Friday, January 13, 2012
This has truly been an amazing whale watch season, and there are still so many months to go! Our interns for the spring arrived this week and on Tuesday we went out on the boats for a training. When I was walking down to the boat, Captain Chris asked me if I had my camera (which of course I always do), and he said “Good! It’s your lucky day!”
As soon as he said that, I knew what he was talking about… orcas. It always takes me a few minutes to find out if they are teasing me or not because they know how much I love orcas. Once I realized that he wasn’t joking, I couldn’t believe my luck! Orcas for the second time in two weeks? My bad “orca juju” had turned and I was in luck! Just getting to see them was a great surprise but they continued to surprise with their incredible activity level.
Some of the behaviors we saw included breaching calves, lobtailing (throwing their tale out of the water), spyhopping, and even feeding! One of the baby orcas went into the kelp and seemed to be playing with it! The mama orca was resting but that didn’t last long when the baby got really playful and jumped and rolled on her back! With so much activity, we were also able to get a picture of the calf’s underside, which might give us a hint if it’s a male or female. It looks like there’s a possibility it’s a female, but we can’t say for sure just yet.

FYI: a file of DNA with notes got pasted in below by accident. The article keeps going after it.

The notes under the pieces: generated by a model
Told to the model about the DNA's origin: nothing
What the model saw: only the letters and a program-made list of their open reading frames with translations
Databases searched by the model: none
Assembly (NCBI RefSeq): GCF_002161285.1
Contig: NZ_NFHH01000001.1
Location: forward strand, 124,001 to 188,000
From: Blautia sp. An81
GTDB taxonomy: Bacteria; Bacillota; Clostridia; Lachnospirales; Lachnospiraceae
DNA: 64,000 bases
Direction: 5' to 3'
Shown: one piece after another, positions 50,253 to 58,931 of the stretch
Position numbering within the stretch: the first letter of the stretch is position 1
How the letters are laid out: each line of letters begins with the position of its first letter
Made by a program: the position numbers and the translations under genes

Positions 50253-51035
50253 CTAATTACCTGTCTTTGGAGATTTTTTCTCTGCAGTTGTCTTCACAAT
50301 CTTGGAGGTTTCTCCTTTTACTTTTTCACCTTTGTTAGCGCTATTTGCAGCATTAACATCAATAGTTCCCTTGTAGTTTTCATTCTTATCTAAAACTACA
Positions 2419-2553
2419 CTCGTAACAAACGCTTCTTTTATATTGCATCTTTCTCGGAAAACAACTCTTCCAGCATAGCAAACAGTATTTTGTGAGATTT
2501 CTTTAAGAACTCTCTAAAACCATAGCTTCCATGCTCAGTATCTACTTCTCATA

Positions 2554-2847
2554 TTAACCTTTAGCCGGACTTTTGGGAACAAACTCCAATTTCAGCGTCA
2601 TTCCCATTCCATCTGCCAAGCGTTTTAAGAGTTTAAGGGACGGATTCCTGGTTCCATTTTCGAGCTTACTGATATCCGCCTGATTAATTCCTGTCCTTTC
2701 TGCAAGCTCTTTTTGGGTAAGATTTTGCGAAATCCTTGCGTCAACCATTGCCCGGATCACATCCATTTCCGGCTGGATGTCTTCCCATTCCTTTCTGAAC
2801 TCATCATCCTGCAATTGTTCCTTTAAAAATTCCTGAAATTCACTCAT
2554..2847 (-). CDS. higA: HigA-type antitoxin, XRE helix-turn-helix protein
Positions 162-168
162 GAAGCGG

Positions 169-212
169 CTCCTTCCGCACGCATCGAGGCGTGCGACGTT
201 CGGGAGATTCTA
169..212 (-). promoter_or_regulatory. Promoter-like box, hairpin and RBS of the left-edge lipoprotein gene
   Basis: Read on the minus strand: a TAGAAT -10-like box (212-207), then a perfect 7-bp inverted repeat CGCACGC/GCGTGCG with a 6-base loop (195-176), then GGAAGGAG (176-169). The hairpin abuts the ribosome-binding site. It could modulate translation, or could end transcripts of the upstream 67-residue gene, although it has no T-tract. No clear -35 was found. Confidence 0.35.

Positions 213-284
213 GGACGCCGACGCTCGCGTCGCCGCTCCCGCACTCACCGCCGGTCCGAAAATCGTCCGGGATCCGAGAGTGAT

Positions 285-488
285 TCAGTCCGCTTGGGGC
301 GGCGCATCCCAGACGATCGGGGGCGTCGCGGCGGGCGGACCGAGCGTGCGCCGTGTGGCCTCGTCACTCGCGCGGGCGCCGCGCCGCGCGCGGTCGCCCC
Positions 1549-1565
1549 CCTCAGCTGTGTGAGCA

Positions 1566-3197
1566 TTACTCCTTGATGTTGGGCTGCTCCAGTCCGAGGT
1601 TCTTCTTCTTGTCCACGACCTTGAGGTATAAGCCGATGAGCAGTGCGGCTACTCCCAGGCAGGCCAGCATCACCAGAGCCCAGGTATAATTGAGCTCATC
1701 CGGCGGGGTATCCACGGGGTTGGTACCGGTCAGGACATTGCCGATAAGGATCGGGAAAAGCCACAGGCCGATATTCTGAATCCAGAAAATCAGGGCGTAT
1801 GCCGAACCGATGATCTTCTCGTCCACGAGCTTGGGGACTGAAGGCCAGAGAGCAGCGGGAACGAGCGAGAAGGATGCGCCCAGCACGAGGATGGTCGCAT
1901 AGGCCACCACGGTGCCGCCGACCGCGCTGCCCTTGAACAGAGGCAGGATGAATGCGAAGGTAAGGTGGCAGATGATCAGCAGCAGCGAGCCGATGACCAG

There were a total of 10 whales moving together. One of the most exciting parts about seeing orcas is finding out who they are. Which family to do they belong to? Are there any new calves? What’s the history? Once we can get a look at their dorsal fins and eye patches we can find out who is who. It turns out the pods that we saw were the same two pods we’ve seen in previous months. The two families we saw were from the Ca51 and Ca140 group. We still have many unanswered questions. How often are these two pods seen together? Have they just come together in the last few weeks? I can’t wait to look into it more and find out!
We haven’t seen the orcas in the last few days, but who knows, they could be back at any time. While we’re waiting for the orcas to hopefully return, there’s definitely a ton of entertainment out there with the massive number of gray whales and fin whales. It’s already been a fantastic season. Stay tuned to find out what we see next!
Here is some rough footage of some of the behaviors we saw:
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